It is commonly assumed the ground wire is going to be a stable, resilient part of the electrical circuit that will do its job without issue.
This sometimes does not go as planned.
The reason comes down to the electrical circuit not being set up properly or there being a fault in the layout. An issue that can arise is if the ground wire gets hot when starting.
If the ground wire gets hot when starting, this means there is a bad connection in the electrical circuit. To fix the issue, check for loose or damaged wires. Also, check how the ground wire is linked to the circuit. Tighten everything and test the circuit again.
For the most part, the problem tends to come in the form of a loose connector in the circuit. This causes electricity to flow through the ground wire when it shouldn’t.
By changing the connector or tightening the ground wire, you will ensure this does not take place.
It is important to get out in front of this problem before an electrical fire breaks out. Remember, the ground wire is a protective element in the circuit and it needs to be handling electricity properly.
This article is going to explain what you should do if a ground wire gets hot when starting.
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Steps If A Ground Wire Gets Hot When Starting
1. Find The Ground Wire
The first thing you have to do is find the ground wire.
If the ground wire is getting hot, you will already know where it’s located. The goal now is to see where it’s running into the electrical circuit and if it’s set up properly.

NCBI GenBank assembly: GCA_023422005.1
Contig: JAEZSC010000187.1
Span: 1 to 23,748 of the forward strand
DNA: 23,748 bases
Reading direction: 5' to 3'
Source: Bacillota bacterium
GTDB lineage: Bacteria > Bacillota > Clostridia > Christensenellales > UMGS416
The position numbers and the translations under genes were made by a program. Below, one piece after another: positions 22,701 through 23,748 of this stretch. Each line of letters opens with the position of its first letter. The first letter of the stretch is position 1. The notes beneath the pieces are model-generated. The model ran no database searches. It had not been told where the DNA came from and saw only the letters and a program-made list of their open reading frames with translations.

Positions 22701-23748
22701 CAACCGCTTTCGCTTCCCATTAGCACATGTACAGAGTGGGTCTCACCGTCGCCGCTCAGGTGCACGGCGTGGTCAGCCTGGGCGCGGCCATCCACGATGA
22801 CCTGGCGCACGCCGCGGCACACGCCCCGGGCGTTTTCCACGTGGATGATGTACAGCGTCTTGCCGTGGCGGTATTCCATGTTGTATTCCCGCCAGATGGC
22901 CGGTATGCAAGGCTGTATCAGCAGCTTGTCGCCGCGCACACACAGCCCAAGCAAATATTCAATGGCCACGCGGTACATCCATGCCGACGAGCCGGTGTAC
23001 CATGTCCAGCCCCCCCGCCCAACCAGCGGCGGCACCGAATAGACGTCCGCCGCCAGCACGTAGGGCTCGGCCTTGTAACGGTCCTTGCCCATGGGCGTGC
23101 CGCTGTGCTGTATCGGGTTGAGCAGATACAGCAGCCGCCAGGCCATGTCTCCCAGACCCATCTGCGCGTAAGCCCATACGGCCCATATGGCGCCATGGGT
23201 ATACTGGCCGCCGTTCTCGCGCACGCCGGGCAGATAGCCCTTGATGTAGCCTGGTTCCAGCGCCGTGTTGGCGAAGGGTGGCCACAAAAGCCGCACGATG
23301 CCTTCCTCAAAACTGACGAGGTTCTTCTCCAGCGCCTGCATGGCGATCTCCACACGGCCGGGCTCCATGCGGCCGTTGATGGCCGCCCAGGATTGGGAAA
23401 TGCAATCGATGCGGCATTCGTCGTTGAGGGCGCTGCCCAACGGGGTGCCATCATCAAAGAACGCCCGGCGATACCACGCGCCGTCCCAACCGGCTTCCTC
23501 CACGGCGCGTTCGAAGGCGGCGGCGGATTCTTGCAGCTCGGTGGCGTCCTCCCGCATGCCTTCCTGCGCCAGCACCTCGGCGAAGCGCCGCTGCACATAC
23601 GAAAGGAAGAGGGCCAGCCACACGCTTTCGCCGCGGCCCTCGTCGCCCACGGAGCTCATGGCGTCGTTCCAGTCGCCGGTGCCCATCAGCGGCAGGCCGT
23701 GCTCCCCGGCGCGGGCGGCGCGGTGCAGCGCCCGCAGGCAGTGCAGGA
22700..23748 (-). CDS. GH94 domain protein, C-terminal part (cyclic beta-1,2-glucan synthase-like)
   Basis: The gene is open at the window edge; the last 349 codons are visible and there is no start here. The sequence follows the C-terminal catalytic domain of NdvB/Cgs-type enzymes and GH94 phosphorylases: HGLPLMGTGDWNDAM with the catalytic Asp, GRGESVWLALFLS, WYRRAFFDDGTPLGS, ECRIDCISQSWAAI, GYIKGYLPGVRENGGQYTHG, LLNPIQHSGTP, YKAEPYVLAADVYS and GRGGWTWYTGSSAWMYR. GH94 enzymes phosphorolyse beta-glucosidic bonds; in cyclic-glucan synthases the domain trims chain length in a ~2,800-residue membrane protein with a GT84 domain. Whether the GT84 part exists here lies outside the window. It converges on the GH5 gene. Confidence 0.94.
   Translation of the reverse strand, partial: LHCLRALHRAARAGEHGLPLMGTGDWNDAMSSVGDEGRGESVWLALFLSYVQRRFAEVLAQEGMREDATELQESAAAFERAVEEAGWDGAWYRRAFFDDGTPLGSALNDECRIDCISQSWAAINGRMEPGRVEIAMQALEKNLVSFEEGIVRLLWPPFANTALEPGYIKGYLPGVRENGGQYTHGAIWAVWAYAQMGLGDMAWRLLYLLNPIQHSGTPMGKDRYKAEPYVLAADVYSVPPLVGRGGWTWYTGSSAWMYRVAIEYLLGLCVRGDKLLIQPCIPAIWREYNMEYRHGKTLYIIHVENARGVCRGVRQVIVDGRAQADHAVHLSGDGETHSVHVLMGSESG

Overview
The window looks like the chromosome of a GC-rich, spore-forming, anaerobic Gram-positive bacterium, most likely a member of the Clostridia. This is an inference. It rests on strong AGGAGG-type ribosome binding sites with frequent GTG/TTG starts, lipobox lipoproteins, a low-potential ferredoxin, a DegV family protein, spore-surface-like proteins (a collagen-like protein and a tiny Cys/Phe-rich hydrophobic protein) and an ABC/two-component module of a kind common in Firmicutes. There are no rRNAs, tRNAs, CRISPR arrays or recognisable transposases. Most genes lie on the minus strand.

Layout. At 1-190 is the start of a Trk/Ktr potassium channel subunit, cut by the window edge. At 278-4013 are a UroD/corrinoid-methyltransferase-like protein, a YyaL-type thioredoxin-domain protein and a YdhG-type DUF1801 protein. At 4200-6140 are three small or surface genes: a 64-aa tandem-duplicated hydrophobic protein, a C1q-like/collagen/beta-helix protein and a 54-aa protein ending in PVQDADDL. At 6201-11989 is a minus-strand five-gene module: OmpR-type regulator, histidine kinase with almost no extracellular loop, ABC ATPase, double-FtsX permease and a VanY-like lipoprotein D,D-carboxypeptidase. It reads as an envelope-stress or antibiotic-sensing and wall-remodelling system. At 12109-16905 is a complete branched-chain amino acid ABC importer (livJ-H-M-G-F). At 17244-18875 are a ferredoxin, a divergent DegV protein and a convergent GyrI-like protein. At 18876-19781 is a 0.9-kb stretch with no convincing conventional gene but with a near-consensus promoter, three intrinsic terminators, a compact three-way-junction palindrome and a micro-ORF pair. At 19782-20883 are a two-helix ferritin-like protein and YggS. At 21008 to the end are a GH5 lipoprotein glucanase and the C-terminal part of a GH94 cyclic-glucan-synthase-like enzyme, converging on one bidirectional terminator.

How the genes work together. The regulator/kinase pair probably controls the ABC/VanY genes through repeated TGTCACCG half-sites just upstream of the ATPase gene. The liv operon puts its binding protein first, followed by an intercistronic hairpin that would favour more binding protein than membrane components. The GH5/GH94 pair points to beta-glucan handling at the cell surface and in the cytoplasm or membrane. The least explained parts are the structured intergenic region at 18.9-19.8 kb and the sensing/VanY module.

You will know it is set up properly when it is attached to the ground rod. This will have to be a functional connection for the electricity to have a proper exit.
If not, the ground wire is going to become live and hot.
This is dangerous and it is important to make sure the issue is remedied as soon as possible.
2. Check For Damage
When finding out how a ground wire gets hot, you will want to test for damage.
It is possible the ground wire was improperly connected, which was caused due to the wrong connectors being set up.
This can include the ground wire not being linked to the ground rod. If this happens, you could have a damaged rod and/or wire on your hands.
The goal here is to replace the ground wire if that is the case. The same goes for any surrounding wire that is in this state.
The electrical flow is not going to stabilize until you replace the wire and/or connector with an alternative.
3. Tighten The Connectors
You will also want to take the time to tighten the connectors.
This is a common mistake people make.
You should look to see how the connectors are doing. This includes testing each one after you have turned off the power supply.
The goal is to ensure the electricity does flow when it has to. You don’t want a situation where the connector is loose and that causes electrical fire to break out because it is not going where it needs to.
Take your time to test each connector one by one.
4. Re-Test The Circuit
Once you have checked for damage and made sure the ground wire is linked to the ground rod, it’s time to re-test the circuit.
The goal here is to make sure you are managing the circuit with a high level of care.
If not, the electricity will continue to flow through the ground wire when the system starts. This is dangerous and can do a lot of damage.
Be diligent while working through and turning on the power supply. Only do this when you are certain everything has been tested and/or replaced.
Otherwise, it’s best to have an electrician take a look at the ground wire before moving forward with turning on the power supply.
These steps should help if a ground wire gets hot when starting.
If a ground wire gets hot when starting, this means there is a loose connection and/or the ground wire is not linked to the ground rod. To fix the issue, find the ground wire, check if it’s connected to the rod, and test each connector. Replace all damaged and/or burnt wires immediately.
This is the best way to make sure the ground wire does not remain live. If it does, you are going to increase the risk of a fire breaking out at home.
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